May 2, 2019

Help a first-time indie hacker

Nelson @nelsonkamga

Hello IH,

I'm a software engineer by trade and I've been trying to found a SaaS business on the side to supplement my income (and hopefully go full-time). I've read common advice for first-time indie hackers such as: Start with a problem, Focus on a profitable niche, Talk to customers before writing code and so on...

However, I'm having a hard time getting a good start as I have tried finding a good niche with no success (I'm an engineer and I don't really have domain expertise or niche hobbies) or a good enough problem to solve.

I don't know if I'm doing this wrong or if I'm missing something and I feel like I'm moving in circles without getting anywhere.

How can I find a good problem to solve or a niche to target?

  1. 3
    1. Finding a profitable niche is not hard. Just find companies on IH, ProductHunt, etc... that are actually making money. Some even straight up share their numbers. For others, you can gauge revenue by doing back of the envelope calculations. See what niches they are going after.

    2. Finding a profitable niche where you have some sort of edge is harder. You said you don't have domain expertise, so you are at an inherent disadvantage here. Your edge must come from your engineering skills or your ability to straight up work harder (especially in sales and marketing) than anyone else in your space.

    3. Finding a profitable niche where you have an edge AND you are passionate about the market is the holy grail. Don't chase this, as you may never find your "passion". If you want to build a profitable SaaS really bad, you just need the second thing.

    1. 1

      Thanks for your reply. Putting it this way makes a whole lot more sense as I have been chasing the third point instead of going for the second.

  2. 2

    I suggest starting to work on "something". Pick something that interests you. Then, you get some skills from working at this. If you wait for this one great idea to come, you might wait forever...

    In my experience, working on something just sparks so many other ideas and also helps you build a network with people. It can really help to get the ball rolling.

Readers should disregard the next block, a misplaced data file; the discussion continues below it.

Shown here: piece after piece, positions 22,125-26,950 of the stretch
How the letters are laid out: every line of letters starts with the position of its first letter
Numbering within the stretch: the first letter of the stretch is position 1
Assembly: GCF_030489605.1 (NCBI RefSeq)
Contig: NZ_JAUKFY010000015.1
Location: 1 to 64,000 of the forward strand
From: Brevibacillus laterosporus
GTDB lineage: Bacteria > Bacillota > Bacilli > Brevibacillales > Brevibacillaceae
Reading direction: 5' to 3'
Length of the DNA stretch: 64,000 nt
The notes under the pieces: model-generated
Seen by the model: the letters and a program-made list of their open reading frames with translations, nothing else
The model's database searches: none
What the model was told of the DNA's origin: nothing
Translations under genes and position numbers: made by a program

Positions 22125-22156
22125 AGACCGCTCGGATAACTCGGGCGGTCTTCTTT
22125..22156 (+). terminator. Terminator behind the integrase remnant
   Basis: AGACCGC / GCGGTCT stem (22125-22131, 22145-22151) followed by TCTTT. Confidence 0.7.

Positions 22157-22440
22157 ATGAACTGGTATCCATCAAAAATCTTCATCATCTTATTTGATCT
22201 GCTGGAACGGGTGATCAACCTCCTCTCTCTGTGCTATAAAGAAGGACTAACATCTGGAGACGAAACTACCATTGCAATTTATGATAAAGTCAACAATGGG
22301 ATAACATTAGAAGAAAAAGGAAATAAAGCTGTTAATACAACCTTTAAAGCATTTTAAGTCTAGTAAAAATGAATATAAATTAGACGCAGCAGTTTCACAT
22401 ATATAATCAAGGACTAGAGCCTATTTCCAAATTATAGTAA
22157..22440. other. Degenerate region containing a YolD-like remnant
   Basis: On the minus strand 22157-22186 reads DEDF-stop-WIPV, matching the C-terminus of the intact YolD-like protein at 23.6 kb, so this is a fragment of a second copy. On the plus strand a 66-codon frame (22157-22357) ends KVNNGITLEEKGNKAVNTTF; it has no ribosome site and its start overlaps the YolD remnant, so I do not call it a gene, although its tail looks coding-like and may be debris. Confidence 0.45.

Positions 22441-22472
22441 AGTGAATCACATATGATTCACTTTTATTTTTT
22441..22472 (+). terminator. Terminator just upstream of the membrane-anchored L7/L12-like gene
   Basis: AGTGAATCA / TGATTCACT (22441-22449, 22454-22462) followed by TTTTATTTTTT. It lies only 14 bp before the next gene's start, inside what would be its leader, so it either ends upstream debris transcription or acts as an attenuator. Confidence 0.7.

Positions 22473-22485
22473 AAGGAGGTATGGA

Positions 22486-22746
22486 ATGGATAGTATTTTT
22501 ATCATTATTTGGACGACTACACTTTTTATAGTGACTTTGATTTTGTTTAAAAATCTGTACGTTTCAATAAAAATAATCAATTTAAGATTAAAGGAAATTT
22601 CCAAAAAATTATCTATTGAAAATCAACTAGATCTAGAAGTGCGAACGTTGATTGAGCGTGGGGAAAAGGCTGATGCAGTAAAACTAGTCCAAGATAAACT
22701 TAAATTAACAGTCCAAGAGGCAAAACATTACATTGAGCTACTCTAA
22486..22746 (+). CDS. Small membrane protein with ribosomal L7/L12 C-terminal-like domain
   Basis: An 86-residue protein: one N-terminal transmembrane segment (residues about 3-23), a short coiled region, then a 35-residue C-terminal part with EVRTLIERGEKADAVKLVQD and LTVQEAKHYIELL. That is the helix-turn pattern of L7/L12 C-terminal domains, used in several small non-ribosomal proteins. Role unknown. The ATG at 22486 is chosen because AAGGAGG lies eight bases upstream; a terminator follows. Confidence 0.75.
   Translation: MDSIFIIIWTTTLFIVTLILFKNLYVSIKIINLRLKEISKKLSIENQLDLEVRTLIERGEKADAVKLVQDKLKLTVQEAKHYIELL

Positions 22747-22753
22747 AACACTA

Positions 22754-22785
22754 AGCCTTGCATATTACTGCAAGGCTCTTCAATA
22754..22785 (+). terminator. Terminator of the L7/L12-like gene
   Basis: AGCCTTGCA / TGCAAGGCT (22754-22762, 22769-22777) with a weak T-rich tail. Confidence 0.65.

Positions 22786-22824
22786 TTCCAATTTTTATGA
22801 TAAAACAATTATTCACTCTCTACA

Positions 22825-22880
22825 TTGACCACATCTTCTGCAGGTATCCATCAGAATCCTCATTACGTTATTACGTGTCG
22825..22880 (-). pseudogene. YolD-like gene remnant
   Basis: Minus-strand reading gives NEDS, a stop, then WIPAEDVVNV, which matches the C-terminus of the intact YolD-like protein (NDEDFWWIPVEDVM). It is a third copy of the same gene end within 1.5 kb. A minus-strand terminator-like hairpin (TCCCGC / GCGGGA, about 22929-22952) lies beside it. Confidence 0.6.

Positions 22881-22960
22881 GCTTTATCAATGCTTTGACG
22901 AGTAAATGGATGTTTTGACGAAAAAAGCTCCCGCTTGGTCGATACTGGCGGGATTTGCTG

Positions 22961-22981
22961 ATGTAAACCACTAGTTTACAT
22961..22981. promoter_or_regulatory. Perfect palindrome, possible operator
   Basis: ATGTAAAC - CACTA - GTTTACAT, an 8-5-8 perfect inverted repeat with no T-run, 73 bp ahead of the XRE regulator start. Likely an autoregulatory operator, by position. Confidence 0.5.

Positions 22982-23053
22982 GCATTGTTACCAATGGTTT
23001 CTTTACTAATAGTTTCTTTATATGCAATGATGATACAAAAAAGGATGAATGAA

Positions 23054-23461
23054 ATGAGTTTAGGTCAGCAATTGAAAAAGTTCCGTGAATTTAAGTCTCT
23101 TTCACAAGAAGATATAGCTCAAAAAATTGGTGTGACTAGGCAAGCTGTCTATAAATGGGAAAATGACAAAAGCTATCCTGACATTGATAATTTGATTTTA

Talking to the people you meet and interact because of your current project will then give you more ideas.

    1. 1

      Hey, thanks for replying. You're right. As @dhruvg said, finding a profitable niche where I have some edge might be a path worth considering and could be the "something" you're talking about.

    2. 1

      This is the same advice I share with people. Just start on something of interest. Set a deadline like one month to launch and see what you come up with.

  3. 1

    In addition to the all great advice, you already got. I would suggest this. Find a user segment that you love.
    Think of them as your little sister that you love and would do anything for and never wanna see cry and lighting her up lights you up. Find that user segment and then interview them to find out what their biggest pains are. and take it from there.

    To build something that people want you are gonna have to check with them often and listen, so it helps a lot if you like who you are trying to help.

    Don't make a saas tool for lawyers if you don't like them in general.

    That's my 2 cents

  4. 1

    I found a problem by doing something completely different. A couple years back, I decided to switch careers - from Software to Medicine. I studied and did the entrance exam for med school and got in.

    Shortly after starting, I set up an information site to help people studying for the med school entrance exam. I wanted an easy way to ask the readers (couple hundred a month) what content I should focus on (as I did not have any free time really).

    This lead me to develop what is now https://www.survais.com, a simple micro survey tool (that has expanded a bit from just surveys).

    So I guess my advice is to branch out. No, you don't have to do something as drastic as I did and try and swap careers entirely (after 2 years, I have since realised that medicine was in fact not for me - and that's OK too). But, definitely try something else, and see if you can find an opportunity there instead.

    1. 1

      Indeed, branching out to Medicine is a hell of a change but I do get the gist. Not having domain expertise other than in Software Engineering is a bit of a disadvantage and I could gain from widening my horizons. Thanks for sharing your experience!

  5. 1

    Talk to your peers. Ask them for what tools apps do they wish for.

    You might not be an idea person but you can find someone.

  6. 1

    I'm not sure what you are looking for on here... Did you have a question?